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Thursday, 14 September, 2000, 11:24 GMT 12:24 UK
Heads join red tape boycott
David Hart
David Hart wants to reduce "excessive workload"
Head teachers are being urged to join a boycott of red tape in schools.

The National Association of Head Teachers is calling on its members to refuse to carry out any non-essential paperwork.

"If this means that heads come into conflict with government, its agencies and local education authorities then so be it," said the union's general secretary, David Hart.

School leaders are fed up with the bureaucracy, red-tape and excessive demands from government

David Hart, general secretary NAHT

The head teachers' union is joining a campaign launched earlier this year by two other teachers' unions to tackle what they claim as an unacceptable burden of bureaucracy.

"School leaders are fed up with the bureaucracy, red tape and excessive demands from government, its agencies and local education authorities that interfere with the effective running of schools and are of little value to the education of pupils," said Mr Hart.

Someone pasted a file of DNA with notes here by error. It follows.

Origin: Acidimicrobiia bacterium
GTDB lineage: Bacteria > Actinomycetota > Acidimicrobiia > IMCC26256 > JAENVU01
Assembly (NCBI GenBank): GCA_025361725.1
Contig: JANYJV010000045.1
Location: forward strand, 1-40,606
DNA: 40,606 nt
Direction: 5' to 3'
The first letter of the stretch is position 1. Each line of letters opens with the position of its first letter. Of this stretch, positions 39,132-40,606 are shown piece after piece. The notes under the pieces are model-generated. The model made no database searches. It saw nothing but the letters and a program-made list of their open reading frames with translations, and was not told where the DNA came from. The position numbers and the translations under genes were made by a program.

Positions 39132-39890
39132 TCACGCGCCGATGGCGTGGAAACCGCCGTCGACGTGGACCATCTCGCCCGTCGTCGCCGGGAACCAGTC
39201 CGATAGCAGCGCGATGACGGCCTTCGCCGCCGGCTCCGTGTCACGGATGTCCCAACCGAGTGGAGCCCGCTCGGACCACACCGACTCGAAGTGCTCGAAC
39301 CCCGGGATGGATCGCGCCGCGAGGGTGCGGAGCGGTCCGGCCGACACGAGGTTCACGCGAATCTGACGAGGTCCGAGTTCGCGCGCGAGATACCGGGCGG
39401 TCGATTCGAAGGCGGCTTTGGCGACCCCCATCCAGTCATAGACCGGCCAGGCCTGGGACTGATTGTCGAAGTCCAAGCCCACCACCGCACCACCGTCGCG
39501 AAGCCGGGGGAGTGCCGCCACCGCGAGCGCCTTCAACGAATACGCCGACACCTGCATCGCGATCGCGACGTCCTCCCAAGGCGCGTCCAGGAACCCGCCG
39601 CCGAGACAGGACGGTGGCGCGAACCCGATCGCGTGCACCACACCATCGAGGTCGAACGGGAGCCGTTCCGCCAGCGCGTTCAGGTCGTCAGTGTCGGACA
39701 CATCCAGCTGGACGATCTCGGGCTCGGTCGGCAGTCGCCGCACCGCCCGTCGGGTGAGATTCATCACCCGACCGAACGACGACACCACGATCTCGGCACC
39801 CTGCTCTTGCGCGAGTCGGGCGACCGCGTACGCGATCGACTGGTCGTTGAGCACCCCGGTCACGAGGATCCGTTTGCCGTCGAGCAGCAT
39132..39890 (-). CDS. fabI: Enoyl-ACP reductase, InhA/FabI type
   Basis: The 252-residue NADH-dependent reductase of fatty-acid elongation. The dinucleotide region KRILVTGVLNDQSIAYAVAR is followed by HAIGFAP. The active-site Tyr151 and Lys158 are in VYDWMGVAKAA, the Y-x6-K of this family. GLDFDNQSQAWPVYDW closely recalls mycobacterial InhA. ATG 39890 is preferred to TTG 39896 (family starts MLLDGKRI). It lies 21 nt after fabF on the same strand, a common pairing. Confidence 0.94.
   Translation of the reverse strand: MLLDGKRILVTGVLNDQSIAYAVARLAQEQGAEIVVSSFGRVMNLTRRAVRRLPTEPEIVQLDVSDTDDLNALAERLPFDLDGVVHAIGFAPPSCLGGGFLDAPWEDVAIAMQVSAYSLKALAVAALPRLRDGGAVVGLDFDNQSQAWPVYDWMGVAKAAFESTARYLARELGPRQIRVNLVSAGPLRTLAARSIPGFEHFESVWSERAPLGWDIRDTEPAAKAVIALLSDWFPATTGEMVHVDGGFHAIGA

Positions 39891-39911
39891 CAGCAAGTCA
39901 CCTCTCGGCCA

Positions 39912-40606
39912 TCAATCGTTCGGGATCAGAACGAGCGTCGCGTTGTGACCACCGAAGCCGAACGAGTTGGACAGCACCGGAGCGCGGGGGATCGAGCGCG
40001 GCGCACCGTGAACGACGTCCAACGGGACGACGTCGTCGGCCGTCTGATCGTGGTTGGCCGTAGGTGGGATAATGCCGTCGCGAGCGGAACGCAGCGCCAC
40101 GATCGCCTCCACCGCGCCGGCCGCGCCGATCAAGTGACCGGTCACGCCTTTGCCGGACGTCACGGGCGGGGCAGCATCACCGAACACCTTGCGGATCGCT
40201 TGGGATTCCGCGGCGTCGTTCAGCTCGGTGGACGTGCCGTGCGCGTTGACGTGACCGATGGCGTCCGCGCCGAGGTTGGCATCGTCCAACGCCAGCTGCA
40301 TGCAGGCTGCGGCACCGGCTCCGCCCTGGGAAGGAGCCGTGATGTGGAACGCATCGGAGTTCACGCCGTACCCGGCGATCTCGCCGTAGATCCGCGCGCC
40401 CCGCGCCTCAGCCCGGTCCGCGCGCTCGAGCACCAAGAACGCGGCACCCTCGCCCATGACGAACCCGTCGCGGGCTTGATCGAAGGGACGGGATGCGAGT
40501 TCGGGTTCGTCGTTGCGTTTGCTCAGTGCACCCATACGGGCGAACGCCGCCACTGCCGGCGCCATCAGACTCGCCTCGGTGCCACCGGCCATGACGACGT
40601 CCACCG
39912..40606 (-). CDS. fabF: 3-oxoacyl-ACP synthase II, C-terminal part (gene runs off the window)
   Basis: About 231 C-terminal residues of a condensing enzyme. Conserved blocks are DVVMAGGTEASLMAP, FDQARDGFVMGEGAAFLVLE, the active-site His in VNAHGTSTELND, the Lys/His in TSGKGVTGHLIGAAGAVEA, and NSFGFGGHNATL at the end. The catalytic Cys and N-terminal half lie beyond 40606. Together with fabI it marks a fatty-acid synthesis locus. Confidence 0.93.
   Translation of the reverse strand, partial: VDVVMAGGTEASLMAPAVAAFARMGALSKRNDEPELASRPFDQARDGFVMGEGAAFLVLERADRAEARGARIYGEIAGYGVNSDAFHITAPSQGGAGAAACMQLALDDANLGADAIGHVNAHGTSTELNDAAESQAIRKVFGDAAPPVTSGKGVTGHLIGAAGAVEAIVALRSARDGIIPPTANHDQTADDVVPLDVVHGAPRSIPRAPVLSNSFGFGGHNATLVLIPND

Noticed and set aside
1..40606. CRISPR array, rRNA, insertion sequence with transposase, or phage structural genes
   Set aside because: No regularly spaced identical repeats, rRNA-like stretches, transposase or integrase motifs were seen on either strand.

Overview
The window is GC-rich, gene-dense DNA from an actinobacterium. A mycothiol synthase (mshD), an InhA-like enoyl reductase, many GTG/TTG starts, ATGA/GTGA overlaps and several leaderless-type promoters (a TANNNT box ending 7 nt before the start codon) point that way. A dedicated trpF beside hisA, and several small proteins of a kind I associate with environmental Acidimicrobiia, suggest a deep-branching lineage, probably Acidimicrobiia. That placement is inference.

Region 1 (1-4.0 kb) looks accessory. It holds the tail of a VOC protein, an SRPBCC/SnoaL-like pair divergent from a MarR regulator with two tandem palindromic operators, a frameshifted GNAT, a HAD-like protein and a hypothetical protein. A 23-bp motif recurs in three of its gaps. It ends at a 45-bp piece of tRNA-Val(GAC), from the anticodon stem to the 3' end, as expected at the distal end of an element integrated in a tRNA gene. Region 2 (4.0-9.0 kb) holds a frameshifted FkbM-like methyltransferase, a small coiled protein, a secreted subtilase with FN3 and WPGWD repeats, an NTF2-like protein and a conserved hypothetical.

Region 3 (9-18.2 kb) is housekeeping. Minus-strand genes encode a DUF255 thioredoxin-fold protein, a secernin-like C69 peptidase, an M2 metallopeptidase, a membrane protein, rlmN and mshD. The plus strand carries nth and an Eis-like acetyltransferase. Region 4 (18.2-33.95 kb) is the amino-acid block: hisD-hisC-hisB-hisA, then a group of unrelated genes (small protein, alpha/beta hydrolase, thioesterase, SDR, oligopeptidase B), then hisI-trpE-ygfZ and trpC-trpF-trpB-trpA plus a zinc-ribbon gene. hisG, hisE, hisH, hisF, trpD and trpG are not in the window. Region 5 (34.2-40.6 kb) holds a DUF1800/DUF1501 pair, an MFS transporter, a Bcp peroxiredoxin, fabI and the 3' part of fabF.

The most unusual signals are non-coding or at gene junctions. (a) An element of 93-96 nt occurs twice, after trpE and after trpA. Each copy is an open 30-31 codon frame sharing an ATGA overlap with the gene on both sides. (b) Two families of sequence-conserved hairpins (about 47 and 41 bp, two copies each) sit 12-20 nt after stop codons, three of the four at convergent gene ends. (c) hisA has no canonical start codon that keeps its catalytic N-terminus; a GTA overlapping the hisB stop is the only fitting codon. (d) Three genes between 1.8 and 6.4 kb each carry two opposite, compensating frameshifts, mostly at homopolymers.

"NAHT members have been advised that any failure to reduce bureaucracy should lead to school leaders refusing to take any action which creates excessive workload."

The campaign against red tape has highlighted the amount of paperwork generated by government initiatives and the bureaucracy created by the bidding system for extra grants.

The Department for Education says that efforts have already been made to reduce the administrative workload in schools.

"We have already pledged to cut dramatically the amount of paperwork in schools by streamlining the Standards Fund and cutting by a third the number of documents and by half the number of papers and paperwork sent automatically to schools in the next year," said a spokesperson.

The Shadow Education Secretary, Theresa May, said: "When is Labour going to start listening to heads who are telling them they cannot go on loading more and more bureaucracy on teachers?

"Under the Conservatives' "free schools" policy, heads and teachers would be freed from the burden of bureaucracy.

"Heads would be able to run and manage schools free from central interference and the constant pressure to meet government targets."

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See also:

28 Jul 00 | Education
Schools sink in sea of paper
22 Jun 00 | Education
Teachers to take action on workload
19 Nov 99 | Education
Red tape toolkit 'not enough'
06 Apr 00 | Education
Internet to cut school red tape
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